Federal Communications Commission
The proposal advanced Thursday would set a subsidy of $9.25.
The U.S. Appeals Court for the D.C. Circuit rejected a lawsuit from broadcasters.
Democrats objected to three ammendments offered by Republicans.
The bill comes less than a week after FCC chairman Tom Wheeler announced his plans.
Republicans shot down a proposal that would have required more detailed disclosures.
He said the FCC would be busy responding to a stay request of its net neutrality rules.
The real issue is how the FCC proposes to define and enforce net neutrality in the future.
Recent congressional hearings provide a glimpse into what is so wrong with this regulation.
Some members of Congress seem intent on instigating an interagency tug-of-war.
When rules stick around, agencies may choose the easy route and recycle them.
Lack of transparency is so normal that the agency can't imagine it any other way.
We may soon see an agency that gives favorable treatment to some but not others.
Web services generally do not follow the requests.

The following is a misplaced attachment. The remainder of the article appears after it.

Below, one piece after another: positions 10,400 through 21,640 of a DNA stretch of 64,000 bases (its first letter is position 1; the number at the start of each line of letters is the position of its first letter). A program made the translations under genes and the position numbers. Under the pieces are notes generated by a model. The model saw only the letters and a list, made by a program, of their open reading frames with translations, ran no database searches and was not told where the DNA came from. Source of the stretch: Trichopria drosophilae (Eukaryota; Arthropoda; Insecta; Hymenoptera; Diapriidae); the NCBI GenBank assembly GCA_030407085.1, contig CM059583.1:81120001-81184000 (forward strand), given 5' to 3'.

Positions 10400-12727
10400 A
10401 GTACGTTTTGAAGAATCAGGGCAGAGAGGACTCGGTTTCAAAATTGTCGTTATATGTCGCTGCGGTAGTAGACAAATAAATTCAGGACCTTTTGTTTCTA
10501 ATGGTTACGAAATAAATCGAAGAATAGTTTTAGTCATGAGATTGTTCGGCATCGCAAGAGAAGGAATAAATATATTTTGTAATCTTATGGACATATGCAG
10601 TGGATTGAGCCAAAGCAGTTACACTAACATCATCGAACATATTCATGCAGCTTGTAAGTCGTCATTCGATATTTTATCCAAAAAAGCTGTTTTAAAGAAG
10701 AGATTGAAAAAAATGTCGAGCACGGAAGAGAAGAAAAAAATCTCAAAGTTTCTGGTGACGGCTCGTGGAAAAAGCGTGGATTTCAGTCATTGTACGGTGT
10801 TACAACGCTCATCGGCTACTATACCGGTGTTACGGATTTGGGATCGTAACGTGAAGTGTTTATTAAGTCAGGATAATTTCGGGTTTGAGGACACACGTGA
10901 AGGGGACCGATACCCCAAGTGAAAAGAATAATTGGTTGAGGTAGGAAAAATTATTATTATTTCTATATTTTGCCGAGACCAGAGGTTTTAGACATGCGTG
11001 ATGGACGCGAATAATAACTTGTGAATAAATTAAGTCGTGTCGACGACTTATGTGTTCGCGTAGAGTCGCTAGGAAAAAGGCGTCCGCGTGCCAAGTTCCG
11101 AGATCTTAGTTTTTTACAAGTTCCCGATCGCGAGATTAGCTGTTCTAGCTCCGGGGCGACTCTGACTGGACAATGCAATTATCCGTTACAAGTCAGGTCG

The FCC's net neutrality rules are scheduled to take effect on Friday.
Republicans will have tough questions on the Lifeline program.
Why would the government block a merger it believes isn't bad?
A House panel will mark up seven bills linked to FCC transparency on Wednesday.
In the company's failed merger with Time Warner Cable, big money and big influence did not carry...
Here's how the appellate arguments against the FCC's Open Internet Order will proceed.
It has overturned everything positive about the world's most important communications system.
Because you can't really measure foregone innovation.
We can look forward to years of litigation and regulatory uncertainty.
The recent net neutrality regulation is not the sounder one Tom Wheeler initially proposed.
Only Congress can create the certainty and direction industry requires.